All of that for a guy who says “since he was 18 years old has been busting his ass for his country.”
“A couple of phone calls would have negated all of this,” he told TheDC.
After being booked into jail, Petrey was slapped with a $120,000 preliminary bond. A bail commissioner quickly reviewed Petrey’s case and upped his bond to $200,000. And then Judge Waxman came and removed any hope of early release from jail when she revoked bond altogether.
In Petrey’s bond hearing, his public defender is heard telling Waxman that he had verified that Petrey was hired by Pinkerton Security to work security for news crews the day after the riots in Baltimore. He also states Petrey’s credentials as a former federal law enforcement officer. He argues that Petrey does not pose a threat to public safety and that he should either be released from jail or given a nominal bond.
Waxman did ask Petrey’s attorney, “Does he have a Virginia handgun permit?”
Though Petrey does have a Virginia concealed carry license, his attorney had not asked for that information before the hearing and declined to ask during the proceeding.
The prosecutor then begins to present the state’s side of the case. “Every single thing [Petrey] said was a misrepresentation of the truth,” the prosecutor says.
Waxman sided with the prosecutor and set Petrey’s trial date for May 28. He was released on May 13, a day after Petrey’s private attorney provided a sworn statement showing that he had been hired to work security for Pinkerton. Waxman set his bond at $20,000 with $5,000 secured. That meant Petrey had to pay $500 to get out of jail.
Petrey’s trial date was pushed back to June 16 but then delayed again to July 21. In the meantime, Petrey worked security side jobs while he searched — unsuccessfully — for a full-time gig. He finally got closure on the case on Tuesday when prosecutors dropped the impersonation charge and the gun on person charge. He was given a 30-day probation without judgement sentence. The blemish won’t remain on Petrey’s permanent record nor will it impact his security clearance.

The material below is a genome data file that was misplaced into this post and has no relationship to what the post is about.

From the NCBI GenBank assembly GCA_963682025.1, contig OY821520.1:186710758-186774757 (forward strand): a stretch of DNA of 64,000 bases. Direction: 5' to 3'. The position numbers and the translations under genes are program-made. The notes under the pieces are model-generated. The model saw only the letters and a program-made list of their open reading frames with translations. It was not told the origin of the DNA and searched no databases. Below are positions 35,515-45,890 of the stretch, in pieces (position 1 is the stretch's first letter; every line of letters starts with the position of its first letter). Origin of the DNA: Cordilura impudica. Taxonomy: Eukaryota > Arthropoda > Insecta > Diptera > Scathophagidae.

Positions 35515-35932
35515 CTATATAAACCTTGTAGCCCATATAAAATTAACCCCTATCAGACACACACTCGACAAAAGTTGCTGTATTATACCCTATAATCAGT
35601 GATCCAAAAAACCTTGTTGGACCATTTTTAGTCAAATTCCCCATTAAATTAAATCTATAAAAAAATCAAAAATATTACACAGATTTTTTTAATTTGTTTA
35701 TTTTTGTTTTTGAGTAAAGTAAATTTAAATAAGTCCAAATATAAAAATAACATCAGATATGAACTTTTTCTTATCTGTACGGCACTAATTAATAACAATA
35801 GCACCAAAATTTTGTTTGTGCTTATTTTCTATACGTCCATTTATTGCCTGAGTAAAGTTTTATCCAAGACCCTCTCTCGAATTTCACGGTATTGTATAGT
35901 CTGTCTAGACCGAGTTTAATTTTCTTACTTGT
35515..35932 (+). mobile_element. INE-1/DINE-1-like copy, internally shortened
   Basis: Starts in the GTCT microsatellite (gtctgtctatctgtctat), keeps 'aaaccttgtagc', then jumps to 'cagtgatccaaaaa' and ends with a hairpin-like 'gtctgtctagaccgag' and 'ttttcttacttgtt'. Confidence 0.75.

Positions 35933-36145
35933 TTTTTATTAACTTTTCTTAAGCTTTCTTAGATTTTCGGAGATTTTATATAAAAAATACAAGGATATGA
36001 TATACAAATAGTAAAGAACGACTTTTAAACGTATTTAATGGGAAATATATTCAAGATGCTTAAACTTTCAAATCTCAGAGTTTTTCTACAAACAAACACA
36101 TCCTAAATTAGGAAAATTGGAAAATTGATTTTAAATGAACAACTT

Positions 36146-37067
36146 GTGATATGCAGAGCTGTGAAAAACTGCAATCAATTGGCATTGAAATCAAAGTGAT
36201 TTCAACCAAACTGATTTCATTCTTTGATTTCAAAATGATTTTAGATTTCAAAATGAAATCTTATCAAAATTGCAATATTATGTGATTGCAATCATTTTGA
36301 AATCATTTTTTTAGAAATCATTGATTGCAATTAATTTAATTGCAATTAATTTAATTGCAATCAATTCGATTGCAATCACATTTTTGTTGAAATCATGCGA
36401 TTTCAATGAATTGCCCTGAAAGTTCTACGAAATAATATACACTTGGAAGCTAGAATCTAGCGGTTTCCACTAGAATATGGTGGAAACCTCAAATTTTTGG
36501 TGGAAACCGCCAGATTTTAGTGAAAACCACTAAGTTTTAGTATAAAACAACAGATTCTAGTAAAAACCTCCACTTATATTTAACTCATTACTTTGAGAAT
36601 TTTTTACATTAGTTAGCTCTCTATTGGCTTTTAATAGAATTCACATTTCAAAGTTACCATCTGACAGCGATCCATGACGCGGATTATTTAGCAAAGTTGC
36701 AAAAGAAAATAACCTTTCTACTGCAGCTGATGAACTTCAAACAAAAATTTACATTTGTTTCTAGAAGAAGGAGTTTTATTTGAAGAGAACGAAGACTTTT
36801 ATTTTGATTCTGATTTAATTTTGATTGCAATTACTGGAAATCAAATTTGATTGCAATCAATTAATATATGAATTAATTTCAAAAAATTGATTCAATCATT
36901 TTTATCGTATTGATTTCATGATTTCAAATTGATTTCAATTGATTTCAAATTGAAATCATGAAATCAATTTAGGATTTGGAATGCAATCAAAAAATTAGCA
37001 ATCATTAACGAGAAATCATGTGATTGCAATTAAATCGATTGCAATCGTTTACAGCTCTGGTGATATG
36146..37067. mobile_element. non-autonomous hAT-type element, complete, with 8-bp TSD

On Thursday, Petrey told TheDC that he was hired by M.J. Madison Security, a high-end security firm which services Washington, D.C. and northern Virginia.
In the days before Petrey’s release from jail, TheDC reached out to both Pinkerton Security and the Maryland district court. Both entities provided false information about their dealings with Petrey.
In the case of Pinkerton, a corporate spokeswoman denied to TheDC in May that the company had contracted in any way with Petrey. Numerous calls and emails placed to Ginger Happe, the manager at the Fairfax Pinkerton branch, were not returned at the time. When TheDC presented evidence to Pinkerton that Petrey had been contacted to work for the security firm in Baltimore and that he had been on the phone with Happe right before his arrest, the company’s corporate spokeswoman responded, “no comment.”
“They basically set me up for failure,” Petrey said of Pinkerton, noting that in a document that the company sent to its security contractors that night, there was no mention of a 10 p.m. curfew.
TheDC was also given misinformation by the Maryland district court. When asked back in May if Waxman ever said in open court that Petrey scared her, a court spokeswoman said that that never happened.
The audio tape clearly shows otherwise.